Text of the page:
Public Sector Secrecy Rules Could Violate Federal Whistleblower Laws


Whistleblower laws are intended to discourage corruption by granting legal protection and sometimes even financial incentives to employees who report corruption and other violations. However, these laws can sometimes be at odds with the security requirements of certain sensitive facilities or the proprietary rights of contractors. While these concerns are sometimes understandable, there is a frightening trend emerging of public employers and government contractors forcing employees to sign broad and largely unnecessary confidentiality agreements in an attempt to circumvent federal whistleblower laws.

A recent investigation conducted by the Washington Post revealed widespread use of agreements that restrict employees’ ability to report about regulatory violations and other problems and eliminate financial incentives that would otherwise exist for doing so. While confidentiality agreements are common for employees who have access to sensitive or proprietary information, the investigation suggested that many government departments and contractors were going far beyond these legitimate goals in the following ways:

  • Categorically prohibiting any disclosures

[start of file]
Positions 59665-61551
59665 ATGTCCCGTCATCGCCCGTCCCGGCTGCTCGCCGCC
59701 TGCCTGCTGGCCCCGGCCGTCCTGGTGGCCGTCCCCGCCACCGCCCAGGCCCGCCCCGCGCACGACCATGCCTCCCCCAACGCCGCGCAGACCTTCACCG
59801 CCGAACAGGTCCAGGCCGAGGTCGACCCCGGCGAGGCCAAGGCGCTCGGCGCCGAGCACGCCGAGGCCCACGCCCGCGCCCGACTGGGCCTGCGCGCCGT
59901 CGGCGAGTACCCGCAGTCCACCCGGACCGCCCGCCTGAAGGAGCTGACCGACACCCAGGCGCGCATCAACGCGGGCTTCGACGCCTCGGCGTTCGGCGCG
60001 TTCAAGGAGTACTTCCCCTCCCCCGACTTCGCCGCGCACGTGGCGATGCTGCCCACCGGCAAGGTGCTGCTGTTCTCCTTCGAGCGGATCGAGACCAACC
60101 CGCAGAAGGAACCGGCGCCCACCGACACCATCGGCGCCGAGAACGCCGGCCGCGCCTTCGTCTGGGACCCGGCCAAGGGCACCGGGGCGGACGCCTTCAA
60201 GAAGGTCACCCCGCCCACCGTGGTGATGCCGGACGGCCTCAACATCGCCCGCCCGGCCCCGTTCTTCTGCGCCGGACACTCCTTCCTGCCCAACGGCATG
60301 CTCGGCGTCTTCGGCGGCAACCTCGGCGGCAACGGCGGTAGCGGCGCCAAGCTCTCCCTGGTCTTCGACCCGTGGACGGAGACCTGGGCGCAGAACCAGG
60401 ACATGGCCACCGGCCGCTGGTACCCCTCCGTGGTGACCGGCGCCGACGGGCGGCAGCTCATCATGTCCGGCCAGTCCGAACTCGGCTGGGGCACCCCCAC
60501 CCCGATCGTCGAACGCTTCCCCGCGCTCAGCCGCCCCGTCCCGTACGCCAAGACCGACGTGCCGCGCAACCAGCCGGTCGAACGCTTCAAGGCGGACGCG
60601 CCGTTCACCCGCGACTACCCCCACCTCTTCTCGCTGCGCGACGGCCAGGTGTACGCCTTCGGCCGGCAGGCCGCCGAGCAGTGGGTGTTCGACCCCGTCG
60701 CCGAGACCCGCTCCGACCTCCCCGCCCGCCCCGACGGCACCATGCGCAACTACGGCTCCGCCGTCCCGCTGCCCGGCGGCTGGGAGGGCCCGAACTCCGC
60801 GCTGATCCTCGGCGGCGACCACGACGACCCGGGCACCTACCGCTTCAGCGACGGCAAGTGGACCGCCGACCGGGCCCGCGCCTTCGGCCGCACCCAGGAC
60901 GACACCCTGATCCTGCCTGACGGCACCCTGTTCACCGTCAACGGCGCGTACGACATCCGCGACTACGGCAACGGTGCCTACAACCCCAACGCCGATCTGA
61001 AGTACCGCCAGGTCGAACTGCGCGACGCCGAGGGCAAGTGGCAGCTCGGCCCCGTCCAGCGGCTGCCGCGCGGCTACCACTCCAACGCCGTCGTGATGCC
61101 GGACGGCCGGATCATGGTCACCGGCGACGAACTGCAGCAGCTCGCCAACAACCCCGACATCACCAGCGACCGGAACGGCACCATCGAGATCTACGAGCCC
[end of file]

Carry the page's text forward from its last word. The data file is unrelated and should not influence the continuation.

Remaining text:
• Requiring employees to obtain supervisor approval before reporting out to regulators
  • Preventing employees from receiving any financial benefits for disclosures

These agreements go against state and federal whistleblower laws such as the False Claims Act and thus, in most cases are likely at least partially void due to illegality. However, many employees may not be aware of their rights as whistleblowers and may assume that such an agreement could subject them to legal action by their employer should they report troubling conduct to a regulatory authority.

By consulting an experienced attorney, you can determine if the nondisclosure agreement you signed in Texas is legally enforceable and what your rights are as a whistleblower. A lawyer can also help you tailor your disclosure to avoid violating any legitimate confidentiality rights your employer may have.

DISCLAIMER: Because of the generality of this update, the information provided herein may not be applicable in all situations and should not be acted upon without specific legal advice based on particular situations.

© Whistleblower Law for Managers | Attorney Advertising

Written by:


Whistleblower Law for Managers on:

JD Supra Readers' Choice 2016 Awards
Reporters on Deadline

"My best business intelligence, in one easy email…"

Your first step to building a free, personalized, morning email brief covering pertinent authors and topics on JD Supra:

Sign up to create your digest using LinkedIn*

*By using the service, you signify your acceptance of JD Supra's Privacy Policy.

Already signed up? Log in here

*With LinkedIn, you don't need to create a separate login to manage your free JD Supra account, and we can make suggestions based on your needs and interests. We will not post anything on LinkedIn in your name. Or, sign up using your email address.